In a small overview table, we have compiled some criteria and compared the various seals. In addition, we have also included our direct trade approach in the comparison. If you would like to learn more about the seals, we recommend our seal profiles.
Fair trade systems viewed critically
Is any fair trade seal better than none at all? In its own presentation, every seal is particularly effective. Almost everyone involved benefits – farmers get more money, consumers can shop with a clear conscience. Really? We have compared!
The evaluation of a certification is decided by the perspective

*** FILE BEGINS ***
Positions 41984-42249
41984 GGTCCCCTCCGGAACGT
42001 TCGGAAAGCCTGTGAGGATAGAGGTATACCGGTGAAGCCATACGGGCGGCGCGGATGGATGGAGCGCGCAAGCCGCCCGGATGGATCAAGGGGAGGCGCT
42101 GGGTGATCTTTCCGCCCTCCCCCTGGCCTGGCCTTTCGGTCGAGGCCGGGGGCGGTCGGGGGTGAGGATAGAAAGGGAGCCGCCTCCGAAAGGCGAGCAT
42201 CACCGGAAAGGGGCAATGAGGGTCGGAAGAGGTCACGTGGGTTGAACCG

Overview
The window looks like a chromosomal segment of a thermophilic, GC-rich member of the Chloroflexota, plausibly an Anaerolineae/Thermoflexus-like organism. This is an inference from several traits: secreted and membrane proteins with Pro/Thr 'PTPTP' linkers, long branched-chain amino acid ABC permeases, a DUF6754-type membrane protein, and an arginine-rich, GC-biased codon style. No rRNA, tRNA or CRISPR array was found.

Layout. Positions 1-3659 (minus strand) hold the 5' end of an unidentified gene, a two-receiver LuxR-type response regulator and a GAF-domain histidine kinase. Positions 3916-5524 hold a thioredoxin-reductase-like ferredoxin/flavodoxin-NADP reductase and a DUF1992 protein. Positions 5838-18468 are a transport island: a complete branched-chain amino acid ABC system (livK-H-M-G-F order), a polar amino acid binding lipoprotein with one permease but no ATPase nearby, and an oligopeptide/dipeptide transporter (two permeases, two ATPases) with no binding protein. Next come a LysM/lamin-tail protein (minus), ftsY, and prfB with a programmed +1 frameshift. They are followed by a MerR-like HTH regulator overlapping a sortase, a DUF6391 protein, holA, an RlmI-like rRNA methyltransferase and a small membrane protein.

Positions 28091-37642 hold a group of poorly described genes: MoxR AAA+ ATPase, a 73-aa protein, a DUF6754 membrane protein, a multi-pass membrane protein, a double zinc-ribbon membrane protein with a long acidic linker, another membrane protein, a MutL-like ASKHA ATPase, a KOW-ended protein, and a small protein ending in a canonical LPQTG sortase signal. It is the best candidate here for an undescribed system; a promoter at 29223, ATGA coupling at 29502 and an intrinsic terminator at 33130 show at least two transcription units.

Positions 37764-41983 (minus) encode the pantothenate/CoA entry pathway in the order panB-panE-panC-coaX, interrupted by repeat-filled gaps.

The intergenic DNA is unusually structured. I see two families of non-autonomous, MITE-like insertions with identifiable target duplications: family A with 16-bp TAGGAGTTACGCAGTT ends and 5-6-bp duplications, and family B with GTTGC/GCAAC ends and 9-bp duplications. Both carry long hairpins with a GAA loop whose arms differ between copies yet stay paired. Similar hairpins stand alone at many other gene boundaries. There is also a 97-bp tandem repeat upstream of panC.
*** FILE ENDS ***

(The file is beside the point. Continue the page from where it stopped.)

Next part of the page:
Fairtrade is good, Rainforest Alliance is not as green as it seems, and UTZ is an industry-related greenwashing seal. It’s not that simple. The assessment changes depending on the perspective. While all seals pursue a common goal, they do so with individual emphases. In May 2016, Stiftung Warentest compared Fairtrade International, Rainforest Alliance and UTZ, as well as two other sustainability seals. Fairtrade was rated as „meaningfulness high“, whereas the other two seals were only rated as „meaningfulness medium“. The three criteria examined were the level of requirements, implementation in practice and management of the organization. A study financed by the Swiss State Secretariat for Economic Affairs (SECO) came to the following conclusions: All labels improve farmers‘ livelihoods. Based on about 5000 coffee and cocoa farms, the study examined yield increases and sales prices, among other things. The certified farms achieved yield increases of 13% (Fairtrade), 15% (Rainforest Alliance) and 32% (UTZ) compared to conventional farming. In contrast, the selling price to coffee farmers increased by only 9% (Fairtrade), 10% (Rainforest Alliance) and 4% for UTZ. With all published impact studies and evaluations, it is consequently worth taking a critical, scrutinizing look at the perspective of the evaluation.